Union Accuses HCA Healthcare of $1.8 Billion in Overpayments Due to Admissions

03 Feb, 2022 F.J. Thomas


Sarasota, FL (WorkersCompensation.com) – Nashville based HCA Healthcare appears to be under the radar for alleged fraud, according to a recent report from the healthcare workers union, Service Employees International Union (SEIU).

According to the HCA fact sheet, the large healthcare system operates 184 hospitals and 2,000 offices across 21 states and the UK. The organization has over 270,000 colleagues, 94,000 registered nurses, and 38,000 active physicians. Accounting for around 5 percent of all patient visits, the organization boasts an annual rate of 31.2 million patient encounters, and 8.9 million emergency room visits. In 2021, HCA was listed among the World’s Most Ethical Companies Honoree List, for the tenth year in a row.

The 45 page report released from SEIU claims to be an analysis of Medicare claims data as well as lawsuits filed against HCA.  The group alleges that through high admission rates HCA has fraudulently overbilled Medicare by 370,000 hospital admissions to the tune of $1.8B since 2008.

According to the report, SEIU alleges that many of HCA’s facilities exceeded their expected emergency admission totals by more than 20 percent in 2019. The analysis shows that the issue is not limited to just certain hospitals which may be outliers due to acute population, but is systemic throughout the organization as HCA as a whole has exceeded expected admission rates by 10 percent since 2014.

The analysts point out that during this period of time, the national average for emergency department admissions has actually decreased, with a resulting shift to increasing numbers of observation patients. In fact, the national average of observation services nearly doubled to around 8 percent in 2019. However, when comparing against the national averages HCA’s observation rates have remained steady at around 5 to 6 percent.  One question raised by the analysts is that if the organization truly has an acute population for the high rates of admission, why are they not billing for more observation claims when reimbursement is higher. A theory brought forth in the report is that the push for admissions stems from corporate executives for cases where non-HCA hospitals would have treated a patient as outpatient and discharged.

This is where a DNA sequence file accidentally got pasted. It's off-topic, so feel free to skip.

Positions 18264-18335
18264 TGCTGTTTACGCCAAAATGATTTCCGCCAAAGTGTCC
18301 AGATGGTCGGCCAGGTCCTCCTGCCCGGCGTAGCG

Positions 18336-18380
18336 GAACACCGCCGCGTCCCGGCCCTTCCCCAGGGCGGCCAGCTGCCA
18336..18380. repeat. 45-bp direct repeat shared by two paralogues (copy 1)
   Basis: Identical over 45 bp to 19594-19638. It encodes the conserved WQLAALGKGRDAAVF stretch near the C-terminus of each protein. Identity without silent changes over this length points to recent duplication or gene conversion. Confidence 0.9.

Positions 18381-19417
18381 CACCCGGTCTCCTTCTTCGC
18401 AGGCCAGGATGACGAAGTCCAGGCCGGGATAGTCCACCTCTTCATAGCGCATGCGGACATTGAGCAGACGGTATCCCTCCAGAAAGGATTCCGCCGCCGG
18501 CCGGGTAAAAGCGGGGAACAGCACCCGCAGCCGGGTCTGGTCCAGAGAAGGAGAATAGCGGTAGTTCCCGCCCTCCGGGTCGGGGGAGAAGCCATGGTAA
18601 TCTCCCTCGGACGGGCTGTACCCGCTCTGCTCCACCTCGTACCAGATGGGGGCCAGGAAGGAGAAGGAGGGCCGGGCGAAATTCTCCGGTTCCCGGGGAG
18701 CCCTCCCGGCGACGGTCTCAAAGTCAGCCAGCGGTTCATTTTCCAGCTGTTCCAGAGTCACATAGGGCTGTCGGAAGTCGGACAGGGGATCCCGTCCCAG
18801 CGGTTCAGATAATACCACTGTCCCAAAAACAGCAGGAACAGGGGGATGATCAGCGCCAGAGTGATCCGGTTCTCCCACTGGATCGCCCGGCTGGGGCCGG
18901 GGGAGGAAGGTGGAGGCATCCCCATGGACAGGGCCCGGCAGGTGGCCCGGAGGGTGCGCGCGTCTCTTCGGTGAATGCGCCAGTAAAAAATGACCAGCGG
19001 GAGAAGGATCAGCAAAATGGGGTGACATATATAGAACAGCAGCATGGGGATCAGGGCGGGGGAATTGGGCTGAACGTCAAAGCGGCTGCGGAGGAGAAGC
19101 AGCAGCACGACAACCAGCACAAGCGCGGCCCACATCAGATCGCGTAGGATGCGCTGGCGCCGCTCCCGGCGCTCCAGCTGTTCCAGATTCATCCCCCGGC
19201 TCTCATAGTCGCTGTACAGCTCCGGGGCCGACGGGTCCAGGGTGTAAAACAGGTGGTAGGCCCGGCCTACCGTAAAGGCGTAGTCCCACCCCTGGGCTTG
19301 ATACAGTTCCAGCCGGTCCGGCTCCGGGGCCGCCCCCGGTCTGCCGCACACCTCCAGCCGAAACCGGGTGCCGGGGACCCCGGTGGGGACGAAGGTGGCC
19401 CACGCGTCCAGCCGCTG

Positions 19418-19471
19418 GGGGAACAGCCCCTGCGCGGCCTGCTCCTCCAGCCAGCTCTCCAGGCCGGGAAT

The same trend was observed in high-level evaluation and management codes such as 99285. The higher level the evaluation code, the more time and complexity is involved, with higher-level codes reserved for the most acute cases. The national average for level 5 codes doubled from 14 percent in 2008 to 30 percent in 2019. By comparison, the HCA average was less than the national average every year, and less than half the national average in 2019. The analysts theorize that level 5 patients are allegedly being moved to an inpatient status.

As support for their analysis conclusions, the writers point to HCA’s corporate statements to investors. In 2011, executives allegedly informed investors that the emergency department accounted for around 60 percent of HCA’s admissions. By 2017, that percentage had grown to 70 percent.

In a response to the report allegations, HCA issued a statement to Becker's Hospital Review refuting the allegations stating,”… Our hospitals are staffed by physicians, clinicians and nurses who work tirelessly to ensure our patients receive medically necessary care in the appropriate clinical setting. We are confident that our operational processes and procedures are working well and that we are meeting the healthcare needs of our patients and communities. "


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    About The Author

    • F.J. Thomas

      F.J. Thomas has worked in healthcare business for more than fifteen years in Tennessee. Her experience as a contract appeals analyst has given her an intimate grasp of the inner workings of both the provider and insurance world. Knowing first hand that the industry is constantly changing, she strives to find resources and information you can use.

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